Pretty much everyone has experienced the helplessness of watching the battery life drain from your cell phone right before your eyes. Technology has the entire world living based on how much battery life is left on their mobile device. If it seems like the older your phone gets, the more trouble it has holding its charge, it’s not your imagination playing tricks on you.
Most of today's cell phones contain lithium-ion batteries. Lithium-ion is similar to acid battery systems, but has higher voltage per cell, tighter voltage tolerance, and the absence of trickle or float charge at full charge. The benefits of an acid system is that it offers flexibility in voltage cutoff, while lithium-ion cells are strict about voltage cutoff setting because they cannot accept overcharge.
The charging and discharging of a battery happens due to a chemical reaction. In order for your mobile device to fully charge, the voltage threshold has been reached and the current comes within three percent of the rated current. All battery systems experience degenerative effects and internal corrosion, but battery scientists believe the fading capacity is linked to ions getting trapped.
The main cause of batteries losing their ability to charge is that most people charge their mobile devices with the power on or still in use, which is detrimental to the life of your battery. With a device powered on, the current drawn through the device, known as the parasitic load, can disrupt the charging cycle eventually causing the battery to lose the ability to hold a charge. The first hint that you shouldn't be doing this is that battery manufacturers strongly advise against it.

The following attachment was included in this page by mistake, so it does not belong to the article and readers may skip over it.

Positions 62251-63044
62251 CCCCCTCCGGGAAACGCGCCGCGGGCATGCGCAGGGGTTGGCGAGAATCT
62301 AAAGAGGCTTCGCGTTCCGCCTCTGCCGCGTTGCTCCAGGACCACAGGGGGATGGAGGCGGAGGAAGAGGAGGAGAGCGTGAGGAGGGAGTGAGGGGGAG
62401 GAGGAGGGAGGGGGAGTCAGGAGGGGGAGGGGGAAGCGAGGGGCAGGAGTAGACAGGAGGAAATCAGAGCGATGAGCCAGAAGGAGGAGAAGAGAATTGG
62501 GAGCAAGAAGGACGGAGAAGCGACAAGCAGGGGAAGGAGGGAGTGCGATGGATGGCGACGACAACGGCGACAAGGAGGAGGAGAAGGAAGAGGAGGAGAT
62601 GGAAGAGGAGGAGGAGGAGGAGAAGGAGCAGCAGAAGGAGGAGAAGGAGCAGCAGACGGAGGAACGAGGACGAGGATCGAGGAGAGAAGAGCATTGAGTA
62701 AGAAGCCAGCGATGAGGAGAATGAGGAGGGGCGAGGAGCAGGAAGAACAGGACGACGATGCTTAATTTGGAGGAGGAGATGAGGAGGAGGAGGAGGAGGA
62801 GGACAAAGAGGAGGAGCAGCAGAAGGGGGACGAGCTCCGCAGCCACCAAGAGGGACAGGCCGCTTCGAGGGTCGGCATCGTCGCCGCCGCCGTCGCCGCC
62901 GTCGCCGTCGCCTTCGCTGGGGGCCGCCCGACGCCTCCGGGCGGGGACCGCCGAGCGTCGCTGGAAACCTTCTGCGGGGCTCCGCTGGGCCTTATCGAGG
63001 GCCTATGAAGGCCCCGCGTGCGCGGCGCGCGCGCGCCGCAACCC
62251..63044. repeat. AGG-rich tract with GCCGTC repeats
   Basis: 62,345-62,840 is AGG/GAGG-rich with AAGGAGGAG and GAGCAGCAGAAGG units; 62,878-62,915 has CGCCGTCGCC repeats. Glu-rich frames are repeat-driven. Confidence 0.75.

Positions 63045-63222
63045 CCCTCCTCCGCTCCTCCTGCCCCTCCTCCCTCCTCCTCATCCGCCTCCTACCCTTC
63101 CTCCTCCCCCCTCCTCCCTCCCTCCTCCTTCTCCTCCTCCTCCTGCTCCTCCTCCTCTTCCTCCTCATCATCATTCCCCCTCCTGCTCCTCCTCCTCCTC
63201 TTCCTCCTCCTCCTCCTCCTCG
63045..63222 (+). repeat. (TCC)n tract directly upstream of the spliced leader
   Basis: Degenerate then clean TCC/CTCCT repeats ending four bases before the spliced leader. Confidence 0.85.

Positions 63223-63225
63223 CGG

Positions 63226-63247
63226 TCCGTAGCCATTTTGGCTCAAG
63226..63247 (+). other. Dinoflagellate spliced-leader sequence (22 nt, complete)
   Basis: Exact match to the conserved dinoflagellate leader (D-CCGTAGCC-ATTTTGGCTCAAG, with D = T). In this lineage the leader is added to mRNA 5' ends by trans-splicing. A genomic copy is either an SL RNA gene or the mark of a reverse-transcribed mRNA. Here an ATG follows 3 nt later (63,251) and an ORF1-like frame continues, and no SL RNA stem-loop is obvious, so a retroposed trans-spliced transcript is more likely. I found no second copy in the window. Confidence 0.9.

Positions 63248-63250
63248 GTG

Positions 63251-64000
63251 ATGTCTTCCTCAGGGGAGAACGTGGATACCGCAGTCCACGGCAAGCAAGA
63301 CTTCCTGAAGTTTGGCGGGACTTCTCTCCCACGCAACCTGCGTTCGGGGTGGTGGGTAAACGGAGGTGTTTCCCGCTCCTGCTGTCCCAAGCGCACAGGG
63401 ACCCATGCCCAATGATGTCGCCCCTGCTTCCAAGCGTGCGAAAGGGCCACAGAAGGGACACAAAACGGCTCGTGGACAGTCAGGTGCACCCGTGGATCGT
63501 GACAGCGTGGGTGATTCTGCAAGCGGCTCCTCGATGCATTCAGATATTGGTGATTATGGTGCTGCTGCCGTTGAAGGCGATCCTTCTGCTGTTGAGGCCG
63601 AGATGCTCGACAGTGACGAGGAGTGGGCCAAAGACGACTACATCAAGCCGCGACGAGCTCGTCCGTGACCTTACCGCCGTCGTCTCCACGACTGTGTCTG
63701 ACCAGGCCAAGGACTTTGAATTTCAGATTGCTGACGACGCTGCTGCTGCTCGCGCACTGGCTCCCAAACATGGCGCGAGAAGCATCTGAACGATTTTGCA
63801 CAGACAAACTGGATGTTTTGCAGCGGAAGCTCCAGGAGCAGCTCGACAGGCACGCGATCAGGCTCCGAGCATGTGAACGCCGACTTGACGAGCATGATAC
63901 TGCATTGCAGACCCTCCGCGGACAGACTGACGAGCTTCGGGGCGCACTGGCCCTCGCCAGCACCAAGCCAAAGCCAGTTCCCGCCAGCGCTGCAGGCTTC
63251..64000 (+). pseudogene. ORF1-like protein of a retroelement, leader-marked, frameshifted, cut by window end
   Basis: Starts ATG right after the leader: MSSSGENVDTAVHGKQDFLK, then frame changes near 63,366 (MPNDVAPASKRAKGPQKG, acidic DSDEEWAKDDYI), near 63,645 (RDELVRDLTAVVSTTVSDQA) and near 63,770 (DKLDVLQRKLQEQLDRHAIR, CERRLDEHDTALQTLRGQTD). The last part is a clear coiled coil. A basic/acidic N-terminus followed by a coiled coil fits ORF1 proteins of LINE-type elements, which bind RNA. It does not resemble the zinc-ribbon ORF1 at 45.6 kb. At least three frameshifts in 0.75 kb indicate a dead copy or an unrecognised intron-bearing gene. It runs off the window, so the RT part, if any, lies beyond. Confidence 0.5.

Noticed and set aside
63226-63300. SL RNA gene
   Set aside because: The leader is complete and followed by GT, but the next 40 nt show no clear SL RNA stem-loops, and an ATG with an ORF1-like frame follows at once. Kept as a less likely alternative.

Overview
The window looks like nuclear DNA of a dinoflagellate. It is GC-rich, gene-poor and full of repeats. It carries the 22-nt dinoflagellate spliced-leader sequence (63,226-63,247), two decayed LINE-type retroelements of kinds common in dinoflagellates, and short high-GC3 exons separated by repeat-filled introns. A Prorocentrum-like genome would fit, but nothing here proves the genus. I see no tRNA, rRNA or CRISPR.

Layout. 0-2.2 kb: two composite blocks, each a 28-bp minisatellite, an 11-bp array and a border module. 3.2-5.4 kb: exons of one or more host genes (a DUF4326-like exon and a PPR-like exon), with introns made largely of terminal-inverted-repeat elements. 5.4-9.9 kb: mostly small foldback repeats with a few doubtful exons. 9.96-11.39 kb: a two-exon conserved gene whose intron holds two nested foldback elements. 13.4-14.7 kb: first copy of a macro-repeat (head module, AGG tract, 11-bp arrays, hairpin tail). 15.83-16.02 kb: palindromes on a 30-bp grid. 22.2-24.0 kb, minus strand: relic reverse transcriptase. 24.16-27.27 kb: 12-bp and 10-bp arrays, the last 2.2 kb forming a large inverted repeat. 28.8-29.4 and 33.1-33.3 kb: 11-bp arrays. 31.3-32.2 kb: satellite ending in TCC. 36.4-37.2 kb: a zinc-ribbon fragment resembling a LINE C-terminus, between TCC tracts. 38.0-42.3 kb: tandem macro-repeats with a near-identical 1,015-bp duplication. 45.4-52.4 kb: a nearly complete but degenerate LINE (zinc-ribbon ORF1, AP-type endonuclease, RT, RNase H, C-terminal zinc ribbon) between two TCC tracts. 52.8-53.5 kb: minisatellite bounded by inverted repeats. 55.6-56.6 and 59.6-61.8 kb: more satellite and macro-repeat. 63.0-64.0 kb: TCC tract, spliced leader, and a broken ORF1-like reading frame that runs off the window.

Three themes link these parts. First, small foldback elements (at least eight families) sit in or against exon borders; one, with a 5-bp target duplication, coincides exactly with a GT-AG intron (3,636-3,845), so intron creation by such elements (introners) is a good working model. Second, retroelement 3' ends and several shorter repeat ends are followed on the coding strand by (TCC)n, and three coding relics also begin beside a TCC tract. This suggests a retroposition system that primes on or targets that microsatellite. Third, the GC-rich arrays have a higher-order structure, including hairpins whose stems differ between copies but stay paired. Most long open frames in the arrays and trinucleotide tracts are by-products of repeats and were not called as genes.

The battery can properly reach the set voltage threshold for a complete charge when devices are powered down. Along with the amount of time spent at peak cut-off being as short as possible, these precautions significantly reduce the amount of stress on the battery.
Overcharging your phone is real, so you may want to think twice about leaving it plugged in overnight as you sleep. When the battery is fully charged the current must be disconnnected. Continuing to charge can cause plating of metallic lithium and compromise battery safety.
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